How effective are your post-employment restraints?

Much damage can be done to a business where an executive or senior manager resigns taking valuable customer information and confidential information.  Restraint of trade clauses, or post-employment restraints, play a crucial role in protecting the legitimate interests of the employer. 

In order to protect business interest’s employment contracts should contain protections which operate after the employment ends.

Restraints of trade are included in employment contracts to protect an employer’s trade secrets, confidential information, customer connections and staff connections by restricting an employee’s activities after they have left employment.

Restraint of trade clauses will be enforceable to the extent that the restraint is reasonably necessary to protect the legitimate business interests of the employer. Whether a restraint is reasonably necessary will depend on the particular clause and the facts of the case.

At common law, post-employment restraints of trade are on the face of it invalid as infringing public policy. A restraint clause in an employment contract will only be enforceable if the restrictions imposed are no more than necessary for the protection of the employer’s legitimate business interests.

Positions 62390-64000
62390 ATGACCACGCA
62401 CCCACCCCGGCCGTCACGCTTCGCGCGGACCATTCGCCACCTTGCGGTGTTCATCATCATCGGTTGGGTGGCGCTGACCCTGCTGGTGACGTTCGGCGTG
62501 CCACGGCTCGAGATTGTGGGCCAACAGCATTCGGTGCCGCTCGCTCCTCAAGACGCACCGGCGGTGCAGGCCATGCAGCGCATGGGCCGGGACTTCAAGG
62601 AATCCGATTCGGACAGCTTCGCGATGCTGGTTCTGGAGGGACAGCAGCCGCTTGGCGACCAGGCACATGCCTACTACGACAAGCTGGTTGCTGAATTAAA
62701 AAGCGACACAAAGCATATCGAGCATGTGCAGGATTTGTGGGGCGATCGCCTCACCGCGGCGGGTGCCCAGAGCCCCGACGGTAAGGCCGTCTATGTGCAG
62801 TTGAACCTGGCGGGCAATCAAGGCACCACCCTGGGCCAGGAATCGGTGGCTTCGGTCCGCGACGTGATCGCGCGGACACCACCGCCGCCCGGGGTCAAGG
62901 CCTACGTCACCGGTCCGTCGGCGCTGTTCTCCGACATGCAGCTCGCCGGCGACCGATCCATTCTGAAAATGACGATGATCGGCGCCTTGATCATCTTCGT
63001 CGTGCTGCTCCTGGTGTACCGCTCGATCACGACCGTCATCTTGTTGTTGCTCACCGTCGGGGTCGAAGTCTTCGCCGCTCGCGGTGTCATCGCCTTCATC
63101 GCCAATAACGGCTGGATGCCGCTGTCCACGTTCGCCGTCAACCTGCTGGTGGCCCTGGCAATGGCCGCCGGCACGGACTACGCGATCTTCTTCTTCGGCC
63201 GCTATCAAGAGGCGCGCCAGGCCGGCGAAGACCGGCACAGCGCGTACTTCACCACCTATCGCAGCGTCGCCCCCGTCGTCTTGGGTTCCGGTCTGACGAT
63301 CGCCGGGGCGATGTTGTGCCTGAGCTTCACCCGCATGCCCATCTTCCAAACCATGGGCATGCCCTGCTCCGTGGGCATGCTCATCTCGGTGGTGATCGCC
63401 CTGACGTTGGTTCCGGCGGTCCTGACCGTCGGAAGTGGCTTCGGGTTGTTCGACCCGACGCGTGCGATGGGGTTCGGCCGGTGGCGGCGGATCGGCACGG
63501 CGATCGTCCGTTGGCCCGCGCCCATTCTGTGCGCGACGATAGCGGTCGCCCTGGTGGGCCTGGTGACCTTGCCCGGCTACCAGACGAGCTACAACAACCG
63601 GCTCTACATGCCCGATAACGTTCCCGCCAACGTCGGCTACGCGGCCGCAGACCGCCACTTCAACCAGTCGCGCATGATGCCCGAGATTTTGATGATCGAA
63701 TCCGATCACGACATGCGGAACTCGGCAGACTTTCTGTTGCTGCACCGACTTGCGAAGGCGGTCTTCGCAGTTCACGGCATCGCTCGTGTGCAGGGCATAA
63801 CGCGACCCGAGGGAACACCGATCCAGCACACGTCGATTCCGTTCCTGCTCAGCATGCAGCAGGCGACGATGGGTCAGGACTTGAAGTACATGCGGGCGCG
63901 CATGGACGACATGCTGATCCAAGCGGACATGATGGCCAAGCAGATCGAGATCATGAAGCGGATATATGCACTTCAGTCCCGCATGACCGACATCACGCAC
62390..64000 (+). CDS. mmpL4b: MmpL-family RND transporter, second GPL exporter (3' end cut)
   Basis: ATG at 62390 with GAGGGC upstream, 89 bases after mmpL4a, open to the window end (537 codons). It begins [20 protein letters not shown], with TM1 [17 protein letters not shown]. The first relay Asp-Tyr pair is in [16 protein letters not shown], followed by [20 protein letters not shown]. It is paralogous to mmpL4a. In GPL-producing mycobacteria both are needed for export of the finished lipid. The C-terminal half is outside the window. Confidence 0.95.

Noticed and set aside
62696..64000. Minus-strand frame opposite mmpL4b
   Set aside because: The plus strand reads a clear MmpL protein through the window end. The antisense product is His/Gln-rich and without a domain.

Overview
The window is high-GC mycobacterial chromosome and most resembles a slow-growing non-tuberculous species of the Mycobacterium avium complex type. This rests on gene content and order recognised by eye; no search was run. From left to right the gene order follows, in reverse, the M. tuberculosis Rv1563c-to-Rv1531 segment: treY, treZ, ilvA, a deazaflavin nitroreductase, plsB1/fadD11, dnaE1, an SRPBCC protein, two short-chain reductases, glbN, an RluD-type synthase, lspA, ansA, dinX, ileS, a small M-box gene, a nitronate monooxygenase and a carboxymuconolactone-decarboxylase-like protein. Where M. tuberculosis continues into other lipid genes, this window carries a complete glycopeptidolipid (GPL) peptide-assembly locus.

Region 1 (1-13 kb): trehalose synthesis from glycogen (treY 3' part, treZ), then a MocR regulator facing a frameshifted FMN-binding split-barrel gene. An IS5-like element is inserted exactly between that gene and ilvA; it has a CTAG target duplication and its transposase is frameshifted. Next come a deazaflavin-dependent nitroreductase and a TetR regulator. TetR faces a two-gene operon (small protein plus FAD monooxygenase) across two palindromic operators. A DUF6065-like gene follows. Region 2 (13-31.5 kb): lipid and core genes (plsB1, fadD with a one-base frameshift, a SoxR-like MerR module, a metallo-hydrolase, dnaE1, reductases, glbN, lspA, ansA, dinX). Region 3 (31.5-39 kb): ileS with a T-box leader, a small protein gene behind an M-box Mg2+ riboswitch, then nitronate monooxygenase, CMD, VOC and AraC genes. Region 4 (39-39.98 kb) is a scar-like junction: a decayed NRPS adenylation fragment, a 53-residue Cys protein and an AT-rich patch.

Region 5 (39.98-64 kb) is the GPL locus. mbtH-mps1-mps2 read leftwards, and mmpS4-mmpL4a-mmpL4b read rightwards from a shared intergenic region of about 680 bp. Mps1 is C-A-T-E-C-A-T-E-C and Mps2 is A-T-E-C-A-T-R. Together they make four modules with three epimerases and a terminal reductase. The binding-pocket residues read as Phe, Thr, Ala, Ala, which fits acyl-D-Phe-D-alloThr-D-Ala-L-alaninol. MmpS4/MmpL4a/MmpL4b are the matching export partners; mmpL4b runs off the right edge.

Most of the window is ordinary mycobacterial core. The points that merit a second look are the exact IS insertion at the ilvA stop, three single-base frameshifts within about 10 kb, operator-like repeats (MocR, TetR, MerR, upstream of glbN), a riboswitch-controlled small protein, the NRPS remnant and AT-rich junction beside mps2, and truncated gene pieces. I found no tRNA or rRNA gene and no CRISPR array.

Legitimate interests that can be protected include confidential information, customers and staff.  It is typical for a restraint clause to prevent an employee from: 

  • Soliciting the employer’s clients; 
  • Setting up a competing business with the employer’s business or working in a competitive business; and 
  • Poaching employees of the business.

Some tips for drafting restraint clauses in employment contracts:

  • Make sure the period of restraint is appropriate to the employee’s position and access to confidential information;
  • Make sure the prohibited activities to be prevented are similar to the employee’s current activities; and
  • Ensure contracts are reviewed regularly and updated to reflect changes in the employee’s role.

Tim Hayter, Principal, Mid West Lawyers

This information is general in nature and should not be relied upon as legal advice. Formal legal advice should be sought for your particular circumstances.